Does someone have the right to express the belief that, lets say, gay people expressing their love in a physical way is inherently evil? If so, how far are they allowed to go? Even if they have the right to freedom of expression, should we tolerate intolerance on the grounds that intolerance is wrong? If so, why is religious intolerance more tolerable than ordinary household racism, or bigotry, or anti-Semitism? And what about the fact that because so many people keep the world safe for religion and/or support religion actively, they are keeping a set of divisive, intolerant and regularly homicidal systems in place? Could open criticism or even active resistance to religion not be seen as an act of self-defense by someone like me, who does not want to see his children blown to bits by people who believe in an invisible man in the sky? Anyone who says that this is an exaggeration should remember I live in Ireland – over here, being blown up over what brand of Christianity is dominant in your neighborhood is
not unthinkable at all – it is recent history and living memory. It is real, and deadly.

To state that in order to believe something, you need a reason to believe it to be true is decried as Scientism, as just another fundamentalist stance. But this is simply not the case – it is a mere common-sense approach. If you show an atheist proof that God exists, that atheist will immediately say he or she was wrong, because atheism it is not an absolute position. It merely states that there is no reason to believe otherwise, and that since we have far more elegant and useful models to explain things than “God did it” we see no reason to think a god exists. If proof would be forthcoming, we would change our minds immediately. The fact that god remains undetectable by any means at our disposal is the real reason that we seem so staunchly entrenched in our point if view. Show me proof of god, and I will believe. But I have never seen any, and frankly I think if there was any we would have found it by now. Plenty of people have searched for it. In the end, who knows? But I doubt it severely. In the meantime I cannot help but notice that religion without proof tends to lead to very little good and a whole lot of bad.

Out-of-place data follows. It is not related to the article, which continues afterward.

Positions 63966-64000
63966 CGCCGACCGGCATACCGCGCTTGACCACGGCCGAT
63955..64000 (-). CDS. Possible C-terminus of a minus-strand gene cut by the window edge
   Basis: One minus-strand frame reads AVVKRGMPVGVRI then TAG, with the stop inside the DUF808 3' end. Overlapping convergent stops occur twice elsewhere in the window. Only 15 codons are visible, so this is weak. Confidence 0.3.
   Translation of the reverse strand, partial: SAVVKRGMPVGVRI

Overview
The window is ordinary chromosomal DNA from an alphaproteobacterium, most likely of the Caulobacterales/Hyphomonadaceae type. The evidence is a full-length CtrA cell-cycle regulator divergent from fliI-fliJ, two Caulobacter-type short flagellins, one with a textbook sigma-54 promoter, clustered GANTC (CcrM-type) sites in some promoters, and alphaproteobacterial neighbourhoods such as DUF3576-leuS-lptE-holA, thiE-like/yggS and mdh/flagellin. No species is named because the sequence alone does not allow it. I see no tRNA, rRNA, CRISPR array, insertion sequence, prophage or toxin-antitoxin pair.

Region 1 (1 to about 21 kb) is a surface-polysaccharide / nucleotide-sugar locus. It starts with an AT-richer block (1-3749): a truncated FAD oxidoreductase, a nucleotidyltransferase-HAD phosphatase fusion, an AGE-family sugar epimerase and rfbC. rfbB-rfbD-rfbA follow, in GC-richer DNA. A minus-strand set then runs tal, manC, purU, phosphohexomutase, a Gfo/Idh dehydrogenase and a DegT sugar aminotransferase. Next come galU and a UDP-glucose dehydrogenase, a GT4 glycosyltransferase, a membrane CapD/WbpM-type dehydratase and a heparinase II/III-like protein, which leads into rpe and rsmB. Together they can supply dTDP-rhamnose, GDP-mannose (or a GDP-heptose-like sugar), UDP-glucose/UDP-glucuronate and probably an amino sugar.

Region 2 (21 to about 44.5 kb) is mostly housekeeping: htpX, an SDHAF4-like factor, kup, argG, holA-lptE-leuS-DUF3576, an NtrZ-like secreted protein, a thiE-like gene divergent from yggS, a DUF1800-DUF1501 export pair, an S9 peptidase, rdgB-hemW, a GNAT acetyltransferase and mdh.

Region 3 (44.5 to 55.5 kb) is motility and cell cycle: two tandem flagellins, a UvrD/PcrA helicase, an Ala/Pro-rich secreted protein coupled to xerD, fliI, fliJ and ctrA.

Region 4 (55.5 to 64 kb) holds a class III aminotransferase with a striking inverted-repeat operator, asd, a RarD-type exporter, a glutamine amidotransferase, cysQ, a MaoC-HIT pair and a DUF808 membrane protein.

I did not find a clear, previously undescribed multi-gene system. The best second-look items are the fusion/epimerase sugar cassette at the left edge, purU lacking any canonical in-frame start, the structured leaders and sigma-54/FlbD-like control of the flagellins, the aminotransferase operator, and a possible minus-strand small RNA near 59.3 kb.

Another thing I notice is that Theists love to point at a small gap in any theory, and then cram God into it without any justification as to why THEIR god should go there, or any god at all, and not, say, the invisible unicorn or the flying spaghetti monster. This is a double standard – first they require that the naturalist view explains everything to incredibly exacting standards, and then they inject a supernatural entity with no more justification that “this is what we have always thought” or “because the bible says so”.

All these objections – scientism, counter-fundamentalism, God is in the Gaps – are not really objections at all. Religion gives no other answer than “It Is Done By Magic”, which is the same as no answer at all. Religion does not have the answers it claims it has. It does not teach us how to live. It does not explain how our world works. It merely says “It’s Magic” or "Because God Said So" and leaves it at that. In return, we are expected to revere it, fund it, allow it to corrupt scientific education, exempt it from taxation and generally refrain from openly criticizing it.